Tuesday, September 13, 2011


The Antlers - Darby Cicci @ Detroit Bar

Fake Plastic's very own Fr. Jones shoots the breeze with Darby Cicci of The Antlers about Moogfest, electronic textures, great BBQ, and the importance of SXSW.

Here is a link to the review of Burst Apart.

FR: So let's start things off with a shameless Moogfest plug. Moogfest is shaping up to be one of the top musical events of the year. How did you guys get involved? Is there a particular act you are excited to see?

DC: They just asked us if we’d like to play. Of course we said yes. I’m obsessed
with synths and synth history, and Bob Moog is pretty heavily responsible
for pretty much inventing the performance synthesizer and making it
available and reliable for musicians. I’m completely honored to be involved
with Moog in any way possible. Such a great company and so important to me
as musician.

FR: What is the origin of the band name- the Antlers? After the initial solo period of the Antlers, how did you guys get together?

DC: Peter took the name from a Microphones song. We’ve never had a great story as to our origins. Peter was putting the band together and I guy I was working with knew Peter. They played a couple shows and asked me to come
play trumpet.

FR: Both Burst Apart and Hospice- and for that matter, In the Attic of the Universe too- sound intensely personal, but in radically different ways. What was your approach to recording Burst Apart? How did the experience compare or contrast to other recording sessions?

DC: We wanted to build songs from the ground up, from electronics and textures instead of words and stories. The words and stories are still there, but they take on a completely different role. They respond to the sounds and layers rather than direct them. I think it was the best way for us to push ourselves in a new direction.

FR: How does the Antlers' background in bedroom electronica shape the music they are making now? There were strong elements of it in Hospice- but Burst Apart seems to be moving in a slightly new direction.

DC: It was an entirely different kind of band back when we made Hospice. The songs were written before Michael and I played on them, and I didn’t record it personally. I was also playing different instruments at the time. Since then, I’ve begin to focus more intently on instruments like synthesizers and electronics and programming and such, in addition to the instruments I played before like trumpet, banjo, bass. I think a major effect on the sound and production has to do with owning our own studio. Having engineered Burst Apart from the ground up, the goal was to try and record as many different textures and sonic timbres as possible, to really try to develop the sonic “world” of each song to be original and unique to each specific song. We have a lot more microphones now, and a much better space more conducive to recording things like live drums and louder amps.

FR: How do you guys feel about the current state of electronic music? Are you fans of the current Dubstep craze? Or do you opt for a more ambient vibe?

DC: I don’t think “electronic” music really means much anymore. I think it’s blurred so much with pretty much any music at this point. I really like some dubstep, but it too, isn’t necessarily electronic music. I think it has more in common with soul or, obviously, dub, than it does with electronic music.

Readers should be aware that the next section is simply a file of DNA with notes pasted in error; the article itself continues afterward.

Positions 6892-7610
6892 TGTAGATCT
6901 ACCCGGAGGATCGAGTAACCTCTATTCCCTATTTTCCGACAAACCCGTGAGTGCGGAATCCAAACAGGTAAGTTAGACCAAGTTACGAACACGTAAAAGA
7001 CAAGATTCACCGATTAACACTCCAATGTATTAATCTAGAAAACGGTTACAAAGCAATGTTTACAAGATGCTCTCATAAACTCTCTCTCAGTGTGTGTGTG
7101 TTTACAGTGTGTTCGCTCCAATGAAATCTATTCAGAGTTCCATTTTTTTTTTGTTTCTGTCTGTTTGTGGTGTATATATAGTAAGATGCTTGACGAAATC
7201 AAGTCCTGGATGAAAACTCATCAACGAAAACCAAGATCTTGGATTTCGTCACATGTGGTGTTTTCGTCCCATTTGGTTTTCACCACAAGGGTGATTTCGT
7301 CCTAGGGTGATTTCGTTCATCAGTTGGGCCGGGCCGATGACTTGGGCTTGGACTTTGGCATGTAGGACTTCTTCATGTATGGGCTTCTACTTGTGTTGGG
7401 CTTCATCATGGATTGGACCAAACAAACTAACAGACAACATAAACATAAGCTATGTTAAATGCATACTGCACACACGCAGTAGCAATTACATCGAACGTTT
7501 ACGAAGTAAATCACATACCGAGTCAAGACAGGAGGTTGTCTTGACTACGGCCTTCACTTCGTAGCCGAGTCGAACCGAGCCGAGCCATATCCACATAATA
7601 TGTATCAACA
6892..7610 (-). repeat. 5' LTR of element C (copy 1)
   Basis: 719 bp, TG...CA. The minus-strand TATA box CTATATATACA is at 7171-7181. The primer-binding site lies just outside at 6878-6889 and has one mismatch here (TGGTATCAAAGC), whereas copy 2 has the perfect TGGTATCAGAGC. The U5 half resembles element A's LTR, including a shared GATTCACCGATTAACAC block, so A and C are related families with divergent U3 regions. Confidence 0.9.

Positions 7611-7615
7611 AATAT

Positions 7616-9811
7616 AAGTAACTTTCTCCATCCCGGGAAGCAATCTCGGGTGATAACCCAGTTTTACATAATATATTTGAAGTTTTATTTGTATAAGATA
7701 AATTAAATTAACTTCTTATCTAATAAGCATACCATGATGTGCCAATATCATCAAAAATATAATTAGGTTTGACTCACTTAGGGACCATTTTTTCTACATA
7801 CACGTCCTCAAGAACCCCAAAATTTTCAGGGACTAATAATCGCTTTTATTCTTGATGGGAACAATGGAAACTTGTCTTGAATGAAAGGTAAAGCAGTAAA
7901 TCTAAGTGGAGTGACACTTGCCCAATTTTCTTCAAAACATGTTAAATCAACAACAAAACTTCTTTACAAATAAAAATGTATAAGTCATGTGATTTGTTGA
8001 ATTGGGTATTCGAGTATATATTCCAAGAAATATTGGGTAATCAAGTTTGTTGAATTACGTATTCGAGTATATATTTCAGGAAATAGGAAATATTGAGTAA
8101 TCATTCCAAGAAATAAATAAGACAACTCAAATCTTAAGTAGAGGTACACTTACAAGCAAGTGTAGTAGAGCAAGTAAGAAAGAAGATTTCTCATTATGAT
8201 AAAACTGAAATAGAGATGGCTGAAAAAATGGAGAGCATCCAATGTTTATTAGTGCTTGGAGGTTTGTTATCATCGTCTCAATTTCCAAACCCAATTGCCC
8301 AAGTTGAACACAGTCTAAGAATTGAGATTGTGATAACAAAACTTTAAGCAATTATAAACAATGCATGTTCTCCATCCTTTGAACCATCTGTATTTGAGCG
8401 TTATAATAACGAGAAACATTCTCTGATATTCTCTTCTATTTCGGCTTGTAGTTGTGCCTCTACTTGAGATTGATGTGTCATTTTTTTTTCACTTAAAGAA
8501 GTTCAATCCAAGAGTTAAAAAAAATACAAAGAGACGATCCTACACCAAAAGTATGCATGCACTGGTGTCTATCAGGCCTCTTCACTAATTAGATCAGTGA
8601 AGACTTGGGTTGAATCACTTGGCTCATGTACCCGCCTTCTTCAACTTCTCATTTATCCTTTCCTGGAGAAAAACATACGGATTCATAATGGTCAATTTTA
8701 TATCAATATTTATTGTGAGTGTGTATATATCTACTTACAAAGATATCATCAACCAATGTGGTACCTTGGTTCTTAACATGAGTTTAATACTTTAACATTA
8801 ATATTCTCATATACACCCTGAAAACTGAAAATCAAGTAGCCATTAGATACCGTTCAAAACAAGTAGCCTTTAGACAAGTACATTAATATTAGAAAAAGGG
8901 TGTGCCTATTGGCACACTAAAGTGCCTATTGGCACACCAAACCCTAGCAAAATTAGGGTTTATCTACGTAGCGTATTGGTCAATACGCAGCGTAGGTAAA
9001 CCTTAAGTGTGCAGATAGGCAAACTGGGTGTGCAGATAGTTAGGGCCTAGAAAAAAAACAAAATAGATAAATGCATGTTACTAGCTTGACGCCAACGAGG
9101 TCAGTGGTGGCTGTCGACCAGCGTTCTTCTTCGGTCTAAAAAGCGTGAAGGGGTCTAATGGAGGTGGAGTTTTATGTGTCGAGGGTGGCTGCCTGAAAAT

FR: You knocked it out of the park on Leno not too long ago- and on Fallon as well. What exactly does "Every Night My Teeth Are Falling Out" mean? Or does it mean exactly that?

DC: It’s more about dreams than anything literal. About dealing with anxiety, paranoia, and having the tumult of your personal life manifest itself in hypochondria. It’s more about being scared than being in danger.

FR: I first heard of the Antlers a couple of years ago at SXSW. In your opinion, how important to an artist's success are events like these?

DC: SXSW is incredibly important. I think it’s the most beneficial for a young band if there already is some sort of buzz or press or something about you. It’s also very easy to travel down there and play 12 shows, and still be completely lost in the endless mire of bands that all travel to Austin for SXSW. But regardless, there’s great BBQ and it’s a really exciting place and
time to be a part of.

FR: How do the Antlers approach the live circuit? Is it difficult to strategically put together a setlist of individual songs when all of your releases sound like their own living, breathing entity?

DC: We try not to think about it. I guess we try to incorporate new/old and balance the set well, but we really make the setlist about 10 minutes before we play, and just play whatever we feel like playing. It works most of the time I think.

FR: Before ultimately signing with Frenchkiss, you opted to self-release Hospice in early 2009. What was this experience like?

DC: Exhausting, really. Frenchkiss has helped us focus on music and touring andnot try to do 5 jobs at once as a musician.

FR: What is your opinion on the state of the music industry in 2011? Is there much of an industry anymore? With all the changes and development in the past decade, where do you see the state of music in ten years?

DC: We’re about to figure out how to move past CDs and deal with the whole digital download world and piracy. I think it’s time for the role of the record label to be less volatile. Kind of focus more on bands’ careers and less on record cycles. I think we’ll have a lot more creative ideas soon.

FR: Any advice for up-and-coming musical artists struggling to make it in the 21st century?

DC: Just make the record you want to listen to. Everything else will follow.

- Fr. Jones

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